Being Mama: Elizabeth Chambers Hammer
For journalist, entrepreneur and mama-of-two Elizabeth, pregnancy was quite different the second time around. She shares her difficulty with placenta previa, the challenges of owning a business and being a mother, and the best advice her mother gave her.
Being Elizabeth Chambers Hammer seems pretty idyllic if you ask us. The Chief Correspondent of the Human Rights Foundation, and entrepreneur (she owns BIRD Bakery in her hometown of San Antonio, Texas – more on that later), is mama to Harper, two, and Ford, who was born in January. Her husband is The Social Network star Armie Hammer (yes, the guy who literally played Prince Charming in Mirror, Mirror), and their six-year marriage seems almost impossibly romantic. What’s more, she gets to eat cake for a living, as a judge on Food Network’s Cupcake Wars and Sugar Showdown.
But under the glossy surface, Chambers has suffered from placenta previa, a common but dangerous condition where expectant mothers are often put on bed rest early in their pregnancies as the placenta has formed at the bottom of the uterus, making vaginal delivery impossible and increasing risks for baby and mama. “My first pregnancy was a dream,” Chambers says. “I didn’t have morning sickness or much fatigue.” Chambers worked up until the day she gave birth to Harper, now two, and walked seven miles the day she went into labor with her… a full 16 days after her due date. “I don’t know if it’s because I’m taking more supplements and more focused on nutrition (drinking green smoothies and protein shakes in place of red wine!), but I have to say, I feel best when I’m pregnant,” says Chambers.
So being diagnosed with placenta previa was something of a shock to this mama. “I was advised to ‘slow down’ and not travel or work as much,” she explains. Despite owning a bakery and being a judge for the Food Network, Chambers is definitely health-conscious, and was frustrated to not be able to work out during this pregnancy. “My days of long walks and runs, and intense Body By Simone classes were a distant memory!”
While Chambers’ pregnancy with Harper went smoothly, the birth was a different story. ” For 18 hours, I had a natural, hypno-birthing experience. But after the eighteenth hour of vomiting (due to a possible infection), I stopped progressing and the doctor strongly recommended a walking epidural.” Though Chambers was adamant she didn’t want to use drugs during birth – her own mother birthed four children without them (one of whom was ten pounds!) – eventually, the epidural turned from a strong recommendation to a necessity. “I was dehydrated and my body was under such stress that by the time they administered the most minimal walking epidural possible, I completely relaxed and progressed immediately. Harper made her entrance very shortly after and like any mom will tell you, the previous 20+ hours were quickly forgotten!”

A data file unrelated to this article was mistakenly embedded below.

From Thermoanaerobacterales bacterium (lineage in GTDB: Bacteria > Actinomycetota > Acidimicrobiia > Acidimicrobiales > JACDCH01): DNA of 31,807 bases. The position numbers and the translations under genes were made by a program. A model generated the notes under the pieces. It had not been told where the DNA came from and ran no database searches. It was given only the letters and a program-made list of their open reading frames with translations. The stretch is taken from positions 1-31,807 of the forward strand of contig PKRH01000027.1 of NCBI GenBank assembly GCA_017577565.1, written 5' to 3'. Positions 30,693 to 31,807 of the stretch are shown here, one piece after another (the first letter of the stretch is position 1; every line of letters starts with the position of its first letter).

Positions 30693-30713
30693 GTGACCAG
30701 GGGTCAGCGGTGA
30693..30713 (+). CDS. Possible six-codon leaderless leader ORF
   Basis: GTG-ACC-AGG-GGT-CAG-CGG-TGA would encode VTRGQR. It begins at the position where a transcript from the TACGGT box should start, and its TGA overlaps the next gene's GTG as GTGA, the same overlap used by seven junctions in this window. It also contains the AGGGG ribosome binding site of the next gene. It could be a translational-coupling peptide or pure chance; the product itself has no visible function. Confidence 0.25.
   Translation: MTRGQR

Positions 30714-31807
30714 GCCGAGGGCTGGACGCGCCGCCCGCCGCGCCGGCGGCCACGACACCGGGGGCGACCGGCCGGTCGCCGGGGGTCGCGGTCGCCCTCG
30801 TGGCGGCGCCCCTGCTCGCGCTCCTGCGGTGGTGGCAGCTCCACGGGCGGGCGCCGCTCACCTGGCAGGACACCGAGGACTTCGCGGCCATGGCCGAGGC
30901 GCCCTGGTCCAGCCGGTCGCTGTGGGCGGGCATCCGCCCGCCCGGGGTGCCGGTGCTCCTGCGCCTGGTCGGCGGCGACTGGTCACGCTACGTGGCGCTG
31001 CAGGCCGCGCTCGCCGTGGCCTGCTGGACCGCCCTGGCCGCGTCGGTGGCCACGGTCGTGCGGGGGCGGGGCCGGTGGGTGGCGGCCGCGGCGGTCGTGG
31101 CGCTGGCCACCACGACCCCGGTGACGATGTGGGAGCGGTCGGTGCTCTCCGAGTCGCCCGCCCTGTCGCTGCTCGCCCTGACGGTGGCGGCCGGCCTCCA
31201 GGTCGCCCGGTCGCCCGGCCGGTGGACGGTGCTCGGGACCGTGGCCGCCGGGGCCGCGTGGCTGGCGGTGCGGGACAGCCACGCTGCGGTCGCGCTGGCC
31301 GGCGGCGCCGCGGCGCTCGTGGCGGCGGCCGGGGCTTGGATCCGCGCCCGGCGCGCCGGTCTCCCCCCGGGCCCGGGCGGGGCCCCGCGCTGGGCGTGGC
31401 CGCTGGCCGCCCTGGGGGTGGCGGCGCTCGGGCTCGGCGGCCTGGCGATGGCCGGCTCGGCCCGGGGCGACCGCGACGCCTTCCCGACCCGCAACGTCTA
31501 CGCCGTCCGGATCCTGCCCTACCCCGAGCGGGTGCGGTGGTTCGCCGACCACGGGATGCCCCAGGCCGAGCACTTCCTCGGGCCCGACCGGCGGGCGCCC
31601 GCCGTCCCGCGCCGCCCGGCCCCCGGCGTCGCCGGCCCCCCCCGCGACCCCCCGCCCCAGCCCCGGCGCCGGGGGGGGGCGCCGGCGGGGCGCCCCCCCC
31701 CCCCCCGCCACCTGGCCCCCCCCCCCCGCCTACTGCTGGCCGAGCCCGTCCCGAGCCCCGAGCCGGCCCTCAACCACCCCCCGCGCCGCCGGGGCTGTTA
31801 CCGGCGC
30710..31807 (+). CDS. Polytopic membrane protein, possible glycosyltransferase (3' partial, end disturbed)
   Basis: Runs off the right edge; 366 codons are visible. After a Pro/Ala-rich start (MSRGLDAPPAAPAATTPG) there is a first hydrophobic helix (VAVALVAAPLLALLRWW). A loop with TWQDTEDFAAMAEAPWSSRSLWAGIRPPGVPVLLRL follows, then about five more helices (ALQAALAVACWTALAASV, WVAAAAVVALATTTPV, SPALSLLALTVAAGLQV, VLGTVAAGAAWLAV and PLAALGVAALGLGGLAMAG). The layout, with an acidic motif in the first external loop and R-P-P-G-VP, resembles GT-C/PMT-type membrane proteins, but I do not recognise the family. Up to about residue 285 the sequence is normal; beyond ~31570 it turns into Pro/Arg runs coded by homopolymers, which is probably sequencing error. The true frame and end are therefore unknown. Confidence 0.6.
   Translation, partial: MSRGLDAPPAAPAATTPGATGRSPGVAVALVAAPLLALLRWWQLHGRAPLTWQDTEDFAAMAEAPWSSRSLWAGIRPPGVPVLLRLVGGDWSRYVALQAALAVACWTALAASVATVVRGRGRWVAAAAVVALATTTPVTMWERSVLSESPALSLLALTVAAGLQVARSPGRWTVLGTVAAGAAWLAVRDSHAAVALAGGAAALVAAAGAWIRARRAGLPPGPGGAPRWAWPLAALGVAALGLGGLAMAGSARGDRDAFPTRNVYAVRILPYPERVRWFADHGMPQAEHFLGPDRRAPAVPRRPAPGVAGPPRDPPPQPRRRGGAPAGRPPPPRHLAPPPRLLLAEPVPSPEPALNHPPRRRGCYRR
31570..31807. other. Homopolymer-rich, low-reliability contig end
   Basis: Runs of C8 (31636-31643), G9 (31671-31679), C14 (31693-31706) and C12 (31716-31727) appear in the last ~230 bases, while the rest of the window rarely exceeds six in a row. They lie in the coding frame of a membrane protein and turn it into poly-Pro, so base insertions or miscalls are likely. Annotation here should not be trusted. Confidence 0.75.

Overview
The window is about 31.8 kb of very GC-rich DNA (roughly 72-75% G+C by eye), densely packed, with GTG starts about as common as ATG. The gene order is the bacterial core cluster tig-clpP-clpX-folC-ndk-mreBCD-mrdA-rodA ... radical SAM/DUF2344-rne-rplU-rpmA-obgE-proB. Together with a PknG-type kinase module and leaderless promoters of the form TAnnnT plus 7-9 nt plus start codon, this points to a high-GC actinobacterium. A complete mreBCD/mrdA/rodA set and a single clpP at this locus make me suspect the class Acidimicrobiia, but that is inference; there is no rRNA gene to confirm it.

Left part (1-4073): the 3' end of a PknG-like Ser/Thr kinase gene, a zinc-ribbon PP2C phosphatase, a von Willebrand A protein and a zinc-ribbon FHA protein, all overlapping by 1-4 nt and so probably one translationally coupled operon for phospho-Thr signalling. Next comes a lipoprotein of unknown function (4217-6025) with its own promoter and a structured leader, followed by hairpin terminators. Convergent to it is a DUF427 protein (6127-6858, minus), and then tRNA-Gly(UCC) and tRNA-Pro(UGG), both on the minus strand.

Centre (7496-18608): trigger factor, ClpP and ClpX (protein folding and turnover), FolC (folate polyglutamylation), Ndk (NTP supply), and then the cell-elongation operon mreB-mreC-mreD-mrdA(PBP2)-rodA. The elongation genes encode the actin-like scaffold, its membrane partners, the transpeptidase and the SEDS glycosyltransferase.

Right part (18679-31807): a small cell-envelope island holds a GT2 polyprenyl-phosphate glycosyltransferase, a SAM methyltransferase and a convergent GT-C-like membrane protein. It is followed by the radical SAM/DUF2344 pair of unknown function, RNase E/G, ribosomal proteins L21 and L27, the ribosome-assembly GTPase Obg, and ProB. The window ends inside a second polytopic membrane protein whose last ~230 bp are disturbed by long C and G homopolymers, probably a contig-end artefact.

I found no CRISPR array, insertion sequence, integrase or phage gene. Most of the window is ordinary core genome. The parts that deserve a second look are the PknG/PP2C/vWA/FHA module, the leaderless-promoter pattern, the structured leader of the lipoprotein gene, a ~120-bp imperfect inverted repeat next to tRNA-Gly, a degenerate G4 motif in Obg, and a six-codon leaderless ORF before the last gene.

Though the second time around was a little more difficult for Chambers, oddly enough, she says she was more relaxed during her second pregnancy. “Looking back on my first pregnancy now, I feel I may have over-prepared. For instance, I did A LOT of labor coaching the first time around. My husband and I went to several private hypnobirthing classes with a local specialist. Looking back, it may have been a bit much!” Chambers also got serious about health and nutrition during her pregnancy with Harper, saying she was “obsessed” DHA. “I read a book that talked about the benefits of DHA and baby’s brain development, and I made a point to eat 6-10 ounces of wild salmon every single day of my pregnancy!” With Ford, Chambers says she “definitely took more of a balanced approach” and isn’t nearly as “salmon-obsessed”!